The cookbook tour continues! As some of you may know, last week I held a cooking demo and signing at the fantastic BookCourt in Brooklyn and had a great showing and audience discussion. This week started off with an onsite interview with Cathy Erway on Heritage Radio Network, and ended with today’s wonderful class at ICE on takeout Chinese food. Up next: more classes in New York, The Roger Smith Cookbook Conference, and San Francisco in April!
But let’s take a step back for a moment and talk about pork belly. As some of you may know, The Chinese Takeout Cookbook doesn’t just cover dishes you would normally find at a Chinese takeout restaurant. Rather, it includes other dishes that have made major inroads into American culture. One of the dishes that has been talked about, written about, and otherwise obsessed about in cities such as New York, Boston, and L.A. is the pork belly bun.
Many food fans know them from Momofuku Noodle Bar and its offspring restaurants. But as tasty as the Momofuku buns are, the Taiwanese have been snacking on these buns long before this dish hit the US eastern seaboard. Known as “gua bao” in Taiwan, these buns feature pork belly that has been braised in an aromatic mixture of soy sauce, rice wine, homemade stock, cinnamon, star anise, chilies, and Sichuan pepper.
(In Beijing I once ate at a restaurant that had this listed as “Taiwanese steamed hamburger” on the menu.)
These buns take a bit of time to make, but the melting texture of the pork will make it worthwhile. The toppings can definitely vary, but I like to top off the pork with hoisin sauce, crushed peanuts, and sometimes a bit of Sriracha. As for the buns, you can find them in the freezer section of a Chinese market; the packages will have instructions on steaming on the stove, and some packs will even instruct on steaming in a microwave.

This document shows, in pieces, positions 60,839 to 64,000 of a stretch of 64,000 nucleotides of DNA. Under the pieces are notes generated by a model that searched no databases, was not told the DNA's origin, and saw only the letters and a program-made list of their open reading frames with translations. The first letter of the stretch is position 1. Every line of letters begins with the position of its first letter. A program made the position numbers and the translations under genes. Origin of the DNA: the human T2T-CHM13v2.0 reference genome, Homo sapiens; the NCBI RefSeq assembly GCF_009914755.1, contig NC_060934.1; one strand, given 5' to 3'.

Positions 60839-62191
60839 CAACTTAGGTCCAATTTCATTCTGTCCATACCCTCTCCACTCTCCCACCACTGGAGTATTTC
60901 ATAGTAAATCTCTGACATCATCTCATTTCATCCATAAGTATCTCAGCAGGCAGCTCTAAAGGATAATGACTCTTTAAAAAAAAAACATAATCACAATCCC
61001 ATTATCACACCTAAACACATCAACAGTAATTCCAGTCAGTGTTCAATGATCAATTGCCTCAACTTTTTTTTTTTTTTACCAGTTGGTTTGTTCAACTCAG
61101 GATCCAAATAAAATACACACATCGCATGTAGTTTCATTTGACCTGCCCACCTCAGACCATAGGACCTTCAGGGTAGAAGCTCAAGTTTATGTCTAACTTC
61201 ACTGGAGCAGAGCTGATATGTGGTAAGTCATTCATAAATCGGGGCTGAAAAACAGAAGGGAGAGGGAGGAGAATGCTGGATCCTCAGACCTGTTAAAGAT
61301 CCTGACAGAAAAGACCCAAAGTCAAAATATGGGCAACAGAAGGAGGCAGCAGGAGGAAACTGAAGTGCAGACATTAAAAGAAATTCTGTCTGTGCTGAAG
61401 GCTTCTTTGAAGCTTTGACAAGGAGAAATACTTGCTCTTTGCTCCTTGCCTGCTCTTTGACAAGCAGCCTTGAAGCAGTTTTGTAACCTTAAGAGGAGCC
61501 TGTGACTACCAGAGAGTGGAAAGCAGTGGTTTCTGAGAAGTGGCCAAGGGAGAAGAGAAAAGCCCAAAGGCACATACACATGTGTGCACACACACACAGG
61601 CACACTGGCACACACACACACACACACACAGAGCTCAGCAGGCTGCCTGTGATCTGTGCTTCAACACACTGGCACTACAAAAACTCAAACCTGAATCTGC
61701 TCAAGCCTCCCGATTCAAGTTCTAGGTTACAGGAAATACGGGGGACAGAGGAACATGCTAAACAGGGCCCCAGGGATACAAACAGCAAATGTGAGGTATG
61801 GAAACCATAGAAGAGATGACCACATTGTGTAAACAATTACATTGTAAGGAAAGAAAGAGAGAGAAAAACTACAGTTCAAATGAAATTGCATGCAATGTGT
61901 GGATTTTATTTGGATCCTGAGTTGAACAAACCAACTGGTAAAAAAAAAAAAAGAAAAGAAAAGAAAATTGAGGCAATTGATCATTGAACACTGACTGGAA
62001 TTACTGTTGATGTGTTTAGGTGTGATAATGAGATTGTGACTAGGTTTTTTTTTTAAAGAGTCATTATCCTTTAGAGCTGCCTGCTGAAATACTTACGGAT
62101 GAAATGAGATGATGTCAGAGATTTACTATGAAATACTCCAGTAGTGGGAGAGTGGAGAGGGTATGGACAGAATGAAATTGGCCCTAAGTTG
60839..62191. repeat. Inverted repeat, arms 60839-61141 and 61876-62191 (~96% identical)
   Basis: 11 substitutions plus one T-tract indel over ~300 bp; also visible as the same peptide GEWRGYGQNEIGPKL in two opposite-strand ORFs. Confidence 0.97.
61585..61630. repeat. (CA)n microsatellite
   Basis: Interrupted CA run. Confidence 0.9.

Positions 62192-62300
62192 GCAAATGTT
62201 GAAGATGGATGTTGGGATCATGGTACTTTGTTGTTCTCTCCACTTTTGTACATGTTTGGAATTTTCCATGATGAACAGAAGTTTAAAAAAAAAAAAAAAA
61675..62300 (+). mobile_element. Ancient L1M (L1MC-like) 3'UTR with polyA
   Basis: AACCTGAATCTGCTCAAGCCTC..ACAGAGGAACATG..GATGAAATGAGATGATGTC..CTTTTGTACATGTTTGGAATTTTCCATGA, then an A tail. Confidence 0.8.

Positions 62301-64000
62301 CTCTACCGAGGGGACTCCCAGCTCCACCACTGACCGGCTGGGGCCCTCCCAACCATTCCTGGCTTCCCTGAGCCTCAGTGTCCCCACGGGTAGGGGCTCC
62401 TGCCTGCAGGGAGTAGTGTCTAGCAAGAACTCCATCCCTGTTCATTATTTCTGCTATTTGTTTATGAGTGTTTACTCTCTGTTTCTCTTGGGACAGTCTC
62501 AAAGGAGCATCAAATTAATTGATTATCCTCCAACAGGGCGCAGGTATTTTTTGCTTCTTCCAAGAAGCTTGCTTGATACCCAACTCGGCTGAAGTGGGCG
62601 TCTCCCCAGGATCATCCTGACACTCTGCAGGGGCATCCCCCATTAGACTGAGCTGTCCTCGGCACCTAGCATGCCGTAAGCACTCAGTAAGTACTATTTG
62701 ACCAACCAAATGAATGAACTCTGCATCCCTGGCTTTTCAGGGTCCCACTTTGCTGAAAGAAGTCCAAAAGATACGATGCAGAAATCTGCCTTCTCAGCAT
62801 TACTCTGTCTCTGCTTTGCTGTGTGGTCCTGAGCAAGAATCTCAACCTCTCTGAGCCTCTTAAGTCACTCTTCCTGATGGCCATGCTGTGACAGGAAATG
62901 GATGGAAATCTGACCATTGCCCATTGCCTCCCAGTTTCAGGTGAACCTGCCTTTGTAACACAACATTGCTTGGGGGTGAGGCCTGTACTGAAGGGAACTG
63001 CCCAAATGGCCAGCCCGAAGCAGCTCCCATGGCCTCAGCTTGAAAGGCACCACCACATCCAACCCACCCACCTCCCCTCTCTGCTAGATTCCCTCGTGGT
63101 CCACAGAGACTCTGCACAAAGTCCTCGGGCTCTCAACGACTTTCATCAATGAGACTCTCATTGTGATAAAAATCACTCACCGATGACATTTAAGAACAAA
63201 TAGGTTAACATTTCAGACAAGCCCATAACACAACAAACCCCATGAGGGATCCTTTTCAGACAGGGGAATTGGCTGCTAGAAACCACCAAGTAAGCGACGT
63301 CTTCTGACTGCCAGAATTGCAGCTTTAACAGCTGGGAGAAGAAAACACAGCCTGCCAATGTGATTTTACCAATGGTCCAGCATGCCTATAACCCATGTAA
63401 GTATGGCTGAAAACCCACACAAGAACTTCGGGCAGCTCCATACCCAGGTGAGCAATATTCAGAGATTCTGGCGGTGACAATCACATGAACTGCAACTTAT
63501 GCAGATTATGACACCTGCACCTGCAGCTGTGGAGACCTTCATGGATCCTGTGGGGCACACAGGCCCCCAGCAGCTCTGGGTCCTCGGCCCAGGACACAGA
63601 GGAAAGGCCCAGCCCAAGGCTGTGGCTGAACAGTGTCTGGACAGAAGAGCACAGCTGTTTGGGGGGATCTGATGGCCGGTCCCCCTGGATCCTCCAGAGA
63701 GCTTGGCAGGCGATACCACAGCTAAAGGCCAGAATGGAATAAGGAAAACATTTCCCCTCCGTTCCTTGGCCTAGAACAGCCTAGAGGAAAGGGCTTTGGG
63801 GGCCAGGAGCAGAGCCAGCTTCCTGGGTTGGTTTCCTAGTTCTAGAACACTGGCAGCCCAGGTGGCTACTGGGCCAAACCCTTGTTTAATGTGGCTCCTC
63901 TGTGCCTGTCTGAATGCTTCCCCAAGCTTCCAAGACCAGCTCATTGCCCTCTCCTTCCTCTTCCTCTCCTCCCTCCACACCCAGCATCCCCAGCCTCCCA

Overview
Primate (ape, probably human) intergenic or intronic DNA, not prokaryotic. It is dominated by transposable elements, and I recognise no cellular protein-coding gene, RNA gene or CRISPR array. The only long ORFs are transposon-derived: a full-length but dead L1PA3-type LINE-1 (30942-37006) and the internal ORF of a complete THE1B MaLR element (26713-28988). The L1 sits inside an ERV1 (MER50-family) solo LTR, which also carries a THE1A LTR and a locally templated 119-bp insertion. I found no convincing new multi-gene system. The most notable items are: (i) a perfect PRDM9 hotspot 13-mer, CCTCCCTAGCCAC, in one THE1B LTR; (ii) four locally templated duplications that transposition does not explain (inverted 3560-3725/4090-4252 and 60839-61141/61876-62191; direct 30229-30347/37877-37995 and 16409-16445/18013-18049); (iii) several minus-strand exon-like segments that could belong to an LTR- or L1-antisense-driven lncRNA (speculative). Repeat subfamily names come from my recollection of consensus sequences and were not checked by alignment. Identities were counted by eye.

I’m sharing this recipe here (it’s also available on Amazon) because it has something to do with an exciting announcement in the coming week related to the cookbook. And everyone in the blogging community. Stay tuned for more!
Taiwanese-Style Pork Belly Buns
Serves 4 as an appetizer
- 1 pound pork belly, preferably boneless with skin on
- 1 tablespoon peanut or vegetable oil
- 3 garlic cloves, smashed
- One 1-inch piece fresh ginger, peeled and sliced
- 2 scallions, cut into 2-inch lengths
- 4 cups Chicken Stock (page 172)
- 2 tablespoons soy sauce
- 2 tablespoons Chinese rice wine or dry sherry
- 2 tablespoons sugar
- 1 large piece cinnamon stick or cassia bark
- 2 pieces star anise
- 2 dried red chilies
- 1 teaspoon ground Sichuan pepper
- 1 package large steamed buns (6) or small steamed buns (12)
- 3 tablespoons hoisin sauce for serving
- ¼ cup crushed peanuts
- Fresh cilantro sprigs (optional)
- Cut the pork belly into large pieces (2 inches in length) that are still easy to pick up with tongs.
- Heat a Dutch oven or heavy-bottomed pot over mediumhigh heat until a bead of water sizzles and evaporates on contact. Add the peanut oil and swirl to coat the bottom. Add the pork and sear on all sides until lightly browned. Add the garlic, ginger, and scallions and cook briefly, for about 20 seconds, so that they become aromatic.
- Add the chicken stock, soy sauce, rice wine, sugar, cinnamon, star anise, chilies, and Sichuan pepper. Bring the liquid to boil, then reduce the heat to a simmer. Cover and simmer for 40 to 50 minutes, until the pork belly is fork tender.
- When the pork is ready, use tongs to transfer it to a cutting board and cut into 1/3-inch-thick slices. Return the pork to the braising liquid and cover to keep warm until the buns are ready.
- Steam the buns according to package instructions. You can assemble the buns by placing a slice of pork belly on the bottom, then top it off with a small spoonful of hoisin sauce, a dusting of crushed peanuts, and a bit of cilantro. Or for a more hands-on experience for your guests, bring the individual components to the table so that all can assemble their own buns.